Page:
Further into the desert.

‘They were skittish because just yesterday they confronted insurgents in Kakarak across the river. Shots were exchanged,’ whispered the soldier behind me.

‘Thanks,’ I whispered back. My eyes were seeing insurgents behind the rocks, across the snaking river, in the shadowy menace of the mountains.



A glorious orange orb broke over the mountains into the valley, skittering across the water till it reached the shock of green land at our feet.

In the near distance a small boy, not four years old, shepherded his family’s goats through the spiky fields. He could be my son, but my son slept in cosy comfort, surrounded by stuffed toys and his father’s love. More children hid shyly in doorways as we filed past their simple rammed-earth homes. 




First regulation stop. An exchange with tribal elders. They constantly looked to see who was watching them. They risked death for talking to Australian soldiers.

We moved on. Further into the desert. Away from the river.

Over broken bricked walls and through crumbling aqueducts we waded towards the hostile village of Sorkh Morghab where coalition forces had built a school, market and medical centre. 

We wandered through the market area, apparently casually, weapons held across our chests. Men and young boys showed us their wares and tried to sell me a burqa. I was just a woman, one who needed to cover herself.

One little boy approached me, hand outstretched. He was about six years old. Tears sprung to my eyes at his rough brown tunic draping his wasted body. I thought of my son, but this little boy’s eyes reflected a man, an angry man. I shivered with an unnamed emotion. 

A soldier pulled me roughly, backwards against his chest. 

'Don't,' he said.

'Let me,' I said, pushing him away. 

I reached into my pocket. 

I pulled out two soggy chocolate bars for the poor little boy. He was only a child.

The child smiled a gap-toothed smile but it didn’t reach his old man eyes.

He reached into his pocket and pulled out a large apple. We smiled at each other in a very easy but powerful gesture.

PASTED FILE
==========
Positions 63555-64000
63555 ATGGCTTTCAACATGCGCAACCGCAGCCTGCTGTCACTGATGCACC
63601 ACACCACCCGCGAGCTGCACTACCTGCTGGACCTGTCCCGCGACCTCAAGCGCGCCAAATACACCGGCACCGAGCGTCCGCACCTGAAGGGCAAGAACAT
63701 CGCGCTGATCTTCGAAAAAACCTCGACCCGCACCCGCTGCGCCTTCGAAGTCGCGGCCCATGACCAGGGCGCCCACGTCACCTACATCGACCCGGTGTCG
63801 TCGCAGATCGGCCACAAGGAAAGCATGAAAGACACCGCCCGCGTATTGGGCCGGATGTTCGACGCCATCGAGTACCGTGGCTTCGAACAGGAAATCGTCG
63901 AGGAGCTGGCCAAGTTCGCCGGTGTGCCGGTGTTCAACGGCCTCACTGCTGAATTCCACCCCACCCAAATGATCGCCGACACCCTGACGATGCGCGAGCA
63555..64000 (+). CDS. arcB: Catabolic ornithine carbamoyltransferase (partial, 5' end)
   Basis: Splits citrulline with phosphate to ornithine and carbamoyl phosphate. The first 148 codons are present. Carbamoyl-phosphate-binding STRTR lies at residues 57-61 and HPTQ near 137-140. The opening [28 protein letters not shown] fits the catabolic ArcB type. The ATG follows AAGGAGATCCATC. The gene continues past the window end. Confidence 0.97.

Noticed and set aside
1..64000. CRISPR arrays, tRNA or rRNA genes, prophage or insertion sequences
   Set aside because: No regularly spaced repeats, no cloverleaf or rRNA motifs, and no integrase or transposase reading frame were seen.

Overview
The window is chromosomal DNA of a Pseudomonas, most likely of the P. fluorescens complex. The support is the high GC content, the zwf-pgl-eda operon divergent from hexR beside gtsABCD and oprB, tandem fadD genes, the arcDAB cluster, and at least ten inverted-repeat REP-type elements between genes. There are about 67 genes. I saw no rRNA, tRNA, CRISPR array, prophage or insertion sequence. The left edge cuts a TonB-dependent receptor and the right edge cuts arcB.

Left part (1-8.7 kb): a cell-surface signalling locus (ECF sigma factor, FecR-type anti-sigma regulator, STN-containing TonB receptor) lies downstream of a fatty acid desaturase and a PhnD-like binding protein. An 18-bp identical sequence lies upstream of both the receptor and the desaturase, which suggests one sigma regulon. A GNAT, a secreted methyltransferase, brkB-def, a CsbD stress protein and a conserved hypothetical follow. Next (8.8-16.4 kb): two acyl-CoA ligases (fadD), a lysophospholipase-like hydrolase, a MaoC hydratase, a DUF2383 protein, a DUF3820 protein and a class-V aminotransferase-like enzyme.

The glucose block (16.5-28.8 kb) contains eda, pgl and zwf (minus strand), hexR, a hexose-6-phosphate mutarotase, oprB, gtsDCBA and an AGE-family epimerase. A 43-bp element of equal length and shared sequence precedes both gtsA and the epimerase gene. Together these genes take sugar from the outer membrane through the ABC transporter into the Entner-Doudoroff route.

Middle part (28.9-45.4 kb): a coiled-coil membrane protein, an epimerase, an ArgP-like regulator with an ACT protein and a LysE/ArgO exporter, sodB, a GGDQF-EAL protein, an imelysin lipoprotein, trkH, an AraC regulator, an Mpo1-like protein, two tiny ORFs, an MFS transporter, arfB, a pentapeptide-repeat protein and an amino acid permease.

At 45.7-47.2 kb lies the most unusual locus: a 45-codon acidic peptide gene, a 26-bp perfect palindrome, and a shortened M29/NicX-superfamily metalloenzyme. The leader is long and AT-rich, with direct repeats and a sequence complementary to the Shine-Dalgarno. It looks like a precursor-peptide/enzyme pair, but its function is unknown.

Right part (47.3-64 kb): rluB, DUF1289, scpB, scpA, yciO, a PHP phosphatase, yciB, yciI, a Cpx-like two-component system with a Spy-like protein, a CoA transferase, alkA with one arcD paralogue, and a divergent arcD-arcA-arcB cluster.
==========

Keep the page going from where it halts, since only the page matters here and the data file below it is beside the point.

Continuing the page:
I stepped closer so we could exchange our bounty. It was then I saw the apple had blackened with age. Oh. It looked like a--no--it couldn’t be--

‘Nooooooooooo…’ someone yelled, a voice full of pain and regret.

I felt the fire on my lips. 

I tasted the fire as it burned in my throat.

I crumpled as the fire hit my belly.

I heard voices and staccato bursts of gunfire.

I heard the wailing call to prayer begin.

I heard the cry of a child.



I'd appreciate your reaction to my story. I know it won't appeal to everyone.

So my critique request:



Thank you so much for coming by and reading my entry for WEP. Please click on blogger's names in my sidebar to read more, especially those with 'Direct Link' after their name.

Wednesday 12 August 2015

Talking about settings and WEP at Damyanti's at Daily (W)rite!

Hi there!

Today Yolanda Renee and I are talking about Write...Edit...Publish (WEP) at Damyanti's blog, Daily (W)rite. We'd welcome your visit/comment at the wonderful Damyanti's place.

I won't turn comments off in case you have a message for me, but in the interests of saving you time, please head on over to Daily (W)rite and see what we have to say about the creation of WEP and writing for the Spectacular Settings challenge on August 19th-August 26!

Thank you

Fictional settings Blogfest
Click here to sign up for the challenge!
Or sign up in my sidebar!

Wednesday 5 August 2015

Insecure Writers Support Group Post--reaching for your dreams.

Hi all!

Lovely to see another month flit by in the speed of light, isn't it? No, not really. Are you like me wondering how time can go so fast and you never quite catch up with all the things you have to do?

So...when I was wondering what to share today, I found myself staring at a photograph. Not just any old photograph, but a very original sepia photograph taken in 1917 in Codforth, England, wherever that might be. It's part of an interactive activity at the State Library of Queensland's Distant Lines project.

Here we have a group of Aussie diggers, both young and old, who have survived Gallipoli and the Somme battles and are waiting for their next posting.

I couldn't help wondering--what dreams and aspirations did these soldiers have? According to the original text on the postcard, they were checking out this English village and exclaiming at the beauty of the churches. No doubt facing death gave churches an allure.

Australia was a young country, well, it still is, relatively speaking, and these soldiers would probably have been farmers, as most Australians were in the early 1900s. What hopes and dreams did they have for their return? Were they hoping the government would give them a larger selection to do their back-breaking farming work? Did they yearn to see their wives, their girlfriends, their parents? Whatever their dreams, I hope they achieved them.

So, peeps, keep on dreaming and working towards your dreams. Our future holds more promise than that which stretched before these soldiers. Let's take the future in both hands and aspire to dream!

More inspiring quotes here: 

Thanks for reading. Click here to go to more IWSG posts. Thanks so much to the hosts this week and to Alex J Cavanaugh, whose brainchild this meme is. And even though the month flies by too fast, I really love reading as many posts as I can.
  • Do you believe in the power of dreams?
  • Do you have reachable goals?

If your hopes and dreams include improving your writing,
WEP has just the thing. Join our Settings challenge
due to go live on August 19.